Victoria Barker, United States of America

IMG_4996-300x225As I biked to the Clingendael Institute of International Relations this morning, the city seemed eerie — I hardly passed anyone else on the usually bustling bike path. The whole city seemed to be hardly moving. As I arrived at Clingendael, I took in the incredible beauty of the campus that strikes me every morning. Even here something was different. I noticed the Dutch flag flying at half-staff and realized that it must be to honor the victims of the Malaysia Airlines Flight 17. This “National Day of Mourning”, as it is known, is the first time in over forty-two years that the entire country of Holland has stood still to mourn for the victims of a horrific event. The feeling of loss and shock is truly palpable around The Hague. As 4:00 pm approached and the nation grew silent, I reflected on this tragic event and other tragedies that are occurring worldwide. Thousands of lives have been lost over the past week as a result of violent conflicts. What do these disasters mean for the international community?  Two weeks ago, my answer would have probably been politically charged and perhaps bitter about the ongoing conflict in Ukraine that had affected so many people that I know. Today my answer is different.

For the past week and a half, I along with thirty five other “peacemakers” have been studying in The Hague, The Netherlands. Victoria-Blog-300x300Led by the International Peace and Security Institute and taught by various professors, lawyers and social scientists from across the globe we have focused on post-conflict transitions and the role of international justice.  It came as no surprise last Thursday afternoon when we worked on a simulation focused on the role of the International Criminal Court in the current conflict in Eastern Ukraine — it was a relevant topic, to say the least. Later that day, the media was flooded with reports of a plane crash in Eastern Ukraine. The shock increased upon learning that this plane left from Schiphol International Airport in Amsterdam — the same airport where five days prior we had all arrived to embark on this month long peace training program. The magnitude of the crash hit close to home, in a sense, as I learned that some of the victims were from The Hague. People in the community where I am living are mourning the loss of a seventeen-year old girl, her younger brother, and their parents. And the rest of Holland is mourning the deaths of nearly two hundred men, women and children who had bright futures ahead.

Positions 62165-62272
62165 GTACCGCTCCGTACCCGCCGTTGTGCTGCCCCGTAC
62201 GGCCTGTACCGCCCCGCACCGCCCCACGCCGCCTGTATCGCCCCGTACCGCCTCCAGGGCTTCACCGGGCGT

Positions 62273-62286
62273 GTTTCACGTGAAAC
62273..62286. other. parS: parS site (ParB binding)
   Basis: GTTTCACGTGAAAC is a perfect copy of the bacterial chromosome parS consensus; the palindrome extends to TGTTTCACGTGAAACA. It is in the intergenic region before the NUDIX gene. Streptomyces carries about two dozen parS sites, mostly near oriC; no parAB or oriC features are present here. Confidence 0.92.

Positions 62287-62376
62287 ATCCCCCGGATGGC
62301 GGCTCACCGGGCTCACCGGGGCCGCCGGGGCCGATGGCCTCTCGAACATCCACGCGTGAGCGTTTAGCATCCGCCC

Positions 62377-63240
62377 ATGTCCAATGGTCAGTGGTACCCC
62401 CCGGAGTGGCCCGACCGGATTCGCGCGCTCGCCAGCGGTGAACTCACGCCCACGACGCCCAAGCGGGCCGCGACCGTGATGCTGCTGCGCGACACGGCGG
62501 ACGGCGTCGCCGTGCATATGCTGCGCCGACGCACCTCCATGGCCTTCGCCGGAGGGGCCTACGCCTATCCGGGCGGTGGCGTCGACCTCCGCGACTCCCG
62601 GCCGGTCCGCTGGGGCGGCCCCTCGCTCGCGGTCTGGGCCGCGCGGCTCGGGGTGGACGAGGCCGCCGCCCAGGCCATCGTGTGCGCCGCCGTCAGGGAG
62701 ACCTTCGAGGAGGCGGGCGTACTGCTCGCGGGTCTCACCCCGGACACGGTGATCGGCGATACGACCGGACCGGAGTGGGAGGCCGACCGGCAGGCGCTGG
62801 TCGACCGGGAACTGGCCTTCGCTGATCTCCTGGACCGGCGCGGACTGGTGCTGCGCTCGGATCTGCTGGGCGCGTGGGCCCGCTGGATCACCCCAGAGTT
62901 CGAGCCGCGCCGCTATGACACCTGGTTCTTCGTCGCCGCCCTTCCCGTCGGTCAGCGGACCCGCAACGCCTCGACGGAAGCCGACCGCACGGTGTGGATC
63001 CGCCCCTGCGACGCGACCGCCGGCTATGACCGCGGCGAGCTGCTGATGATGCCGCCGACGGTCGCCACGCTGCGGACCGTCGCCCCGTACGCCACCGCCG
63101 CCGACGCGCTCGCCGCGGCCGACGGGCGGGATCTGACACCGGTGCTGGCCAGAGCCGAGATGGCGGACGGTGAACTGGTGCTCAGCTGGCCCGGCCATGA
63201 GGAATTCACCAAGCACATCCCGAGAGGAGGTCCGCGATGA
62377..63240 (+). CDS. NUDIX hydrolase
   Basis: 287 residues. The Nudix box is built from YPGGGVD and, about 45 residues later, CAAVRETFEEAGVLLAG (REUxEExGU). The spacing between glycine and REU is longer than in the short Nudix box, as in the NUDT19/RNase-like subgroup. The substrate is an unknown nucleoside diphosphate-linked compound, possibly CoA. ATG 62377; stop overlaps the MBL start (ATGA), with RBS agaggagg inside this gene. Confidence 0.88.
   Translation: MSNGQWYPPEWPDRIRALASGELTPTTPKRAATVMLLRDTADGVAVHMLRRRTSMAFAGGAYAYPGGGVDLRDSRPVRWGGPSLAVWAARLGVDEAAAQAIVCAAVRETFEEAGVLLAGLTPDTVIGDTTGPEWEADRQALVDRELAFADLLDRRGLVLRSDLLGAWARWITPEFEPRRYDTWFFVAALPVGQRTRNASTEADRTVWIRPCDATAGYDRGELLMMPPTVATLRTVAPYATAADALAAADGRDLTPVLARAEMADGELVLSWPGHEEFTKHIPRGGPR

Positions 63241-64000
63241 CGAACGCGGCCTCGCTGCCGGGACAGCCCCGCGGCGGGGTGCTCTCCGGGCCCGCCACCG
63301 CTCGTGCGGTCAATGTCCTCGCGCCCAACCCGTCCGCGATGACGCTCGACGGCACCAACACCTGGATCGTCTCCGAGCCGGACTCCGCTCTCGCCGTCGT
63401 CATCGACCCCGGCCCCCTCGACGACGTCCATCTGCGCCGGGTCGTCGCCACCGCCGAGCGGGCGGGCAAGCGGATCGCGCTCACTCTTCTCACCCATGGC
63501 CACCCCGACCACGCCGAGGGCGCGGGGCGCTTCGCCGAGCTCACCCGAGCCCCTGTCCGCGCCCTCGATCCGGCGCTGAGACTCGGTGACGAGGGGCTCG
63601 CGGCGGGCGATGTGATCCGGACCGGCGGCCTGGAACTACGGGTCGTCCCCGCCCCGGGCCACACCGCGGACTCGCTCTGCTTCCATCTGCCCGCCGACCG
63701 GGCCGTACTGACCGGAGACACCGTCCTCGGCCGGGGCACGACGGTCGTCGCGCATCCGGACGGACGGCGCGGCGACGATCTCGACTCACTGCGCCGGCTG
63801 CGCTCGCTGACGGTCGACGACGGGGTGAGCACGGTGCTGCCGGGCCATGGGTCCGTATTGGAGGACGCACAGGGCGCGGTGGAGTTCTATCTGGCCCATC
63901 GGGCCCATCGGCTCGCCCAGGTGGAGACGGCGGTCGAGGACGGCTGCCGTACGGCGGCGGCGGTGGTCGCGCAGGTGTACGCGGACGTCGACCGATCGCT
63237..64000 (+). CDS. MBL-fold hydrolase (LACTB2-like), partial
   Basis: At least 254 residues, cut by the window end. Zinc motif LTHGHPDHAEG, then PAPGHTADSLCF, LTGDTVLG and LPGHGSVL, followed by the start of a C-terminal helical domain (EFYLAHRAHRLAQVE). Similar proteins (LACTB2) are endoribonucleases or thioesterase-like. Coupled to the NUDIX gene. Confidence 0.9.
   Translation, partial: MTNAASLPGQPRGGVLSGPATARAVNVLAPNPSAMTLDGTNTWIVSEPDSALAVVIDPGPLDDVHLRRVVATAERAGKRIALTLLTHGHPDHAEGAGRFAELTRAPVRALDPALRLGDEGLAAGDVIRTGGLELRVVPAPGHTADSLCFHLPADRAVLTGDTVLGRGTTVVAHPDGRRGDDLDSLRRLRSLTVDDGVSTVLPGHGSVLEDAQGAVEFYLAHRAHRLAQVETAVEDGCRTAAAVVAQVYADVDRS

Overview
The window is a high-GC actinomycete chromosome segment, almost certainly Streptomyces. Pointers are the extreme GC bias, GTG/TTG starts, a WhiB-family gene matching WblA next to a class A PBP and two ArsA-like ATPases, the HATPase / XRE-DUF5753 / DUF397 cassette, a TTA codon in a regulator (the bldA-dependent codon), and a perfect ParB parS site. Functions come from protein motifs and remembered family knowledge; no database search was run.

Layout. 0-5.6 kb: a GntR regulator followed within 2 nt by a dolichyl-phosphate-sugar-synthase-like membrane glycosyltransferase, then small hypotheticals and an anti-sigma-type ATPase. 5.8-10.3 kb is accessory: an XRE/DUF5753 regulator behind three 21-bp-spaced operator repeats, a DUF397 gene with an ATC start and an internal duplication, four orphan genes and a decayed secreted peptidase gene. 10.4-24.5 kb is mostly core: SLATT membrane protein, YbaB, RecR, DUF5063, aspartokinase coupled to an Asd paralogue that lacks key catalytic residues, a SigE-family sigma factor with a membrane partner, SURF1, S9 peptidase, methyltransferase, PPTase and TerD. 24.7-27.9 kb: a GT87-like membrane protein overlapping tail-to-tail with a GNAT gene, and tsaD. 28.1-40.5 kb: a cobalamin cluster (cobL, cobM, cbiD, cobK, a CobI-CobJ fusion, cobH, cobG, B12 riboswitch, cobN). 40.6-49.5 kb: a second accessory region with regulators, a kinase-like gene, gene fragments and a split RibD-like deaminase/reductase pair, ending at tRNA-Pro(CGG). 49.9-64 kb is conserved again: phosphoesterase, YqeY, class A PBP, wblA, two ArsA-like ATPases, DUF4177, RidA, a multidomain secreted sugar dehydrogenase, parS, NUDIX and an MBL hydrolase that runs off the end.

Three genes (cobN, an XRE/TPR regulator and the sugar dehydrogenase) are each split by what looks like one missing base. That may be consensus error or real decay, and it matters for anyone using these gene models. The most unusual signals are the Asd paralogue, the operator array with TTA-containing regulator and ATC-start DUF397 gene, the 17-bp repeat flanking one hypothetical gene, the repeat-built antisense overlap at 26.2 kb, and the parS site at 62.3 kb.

This horrible event furthers everything that I have been learning over the past 10 days in The Hague and in time will serve as a call to action — people matter and peace as difficult (or nearly impossible) as it might be to create, is vital. We have spent the past week and a half discussing former and current conflicts. In every instance, we have read about and discussed the loss of lives that these conflicts have caused. Human lives matter regardless of the area or the conflict, be it Syria, Israel or Palestine, Ukraine or Holland, The United States, or South Sudan.

Historically, Holland has had its share of violent happenings. The Clingendael Institute was the home of a prominent Nazi leader during the occupation. Some of the buildings on these grounds were used as interrogation rooms. This place was home to so much violence and hate. Today, it is an institute dedicated to studying and creating peace worldwide and one of the most serene places I have ever been. It is a reminder that even the most horrendous places can become harmonious.

 While there are undoubtedly foreign policy implications for the actors involved, and justice to be had for the families and victims of the attack, today is a day to simply reflect on the lives of the people who were on board the plane and to unite with their families and friends in mourning their passing. It is also a time to stand behind the people who continue to be affected by the violence in Ukraine, regardless of whose side they are on. I think I can speak for all of us at the IPSI Symposium here in The Hague when I say, that we all stand for peace in conflict areas and since The Hague has become our home for the summer, we stand with Holland and the rest of the international community in mourning the loss of the victims of the MH17 crash. It is instances like these that further the mission the 36 of us came for — to learn “transitional justice skills and pragmatic peace building work”.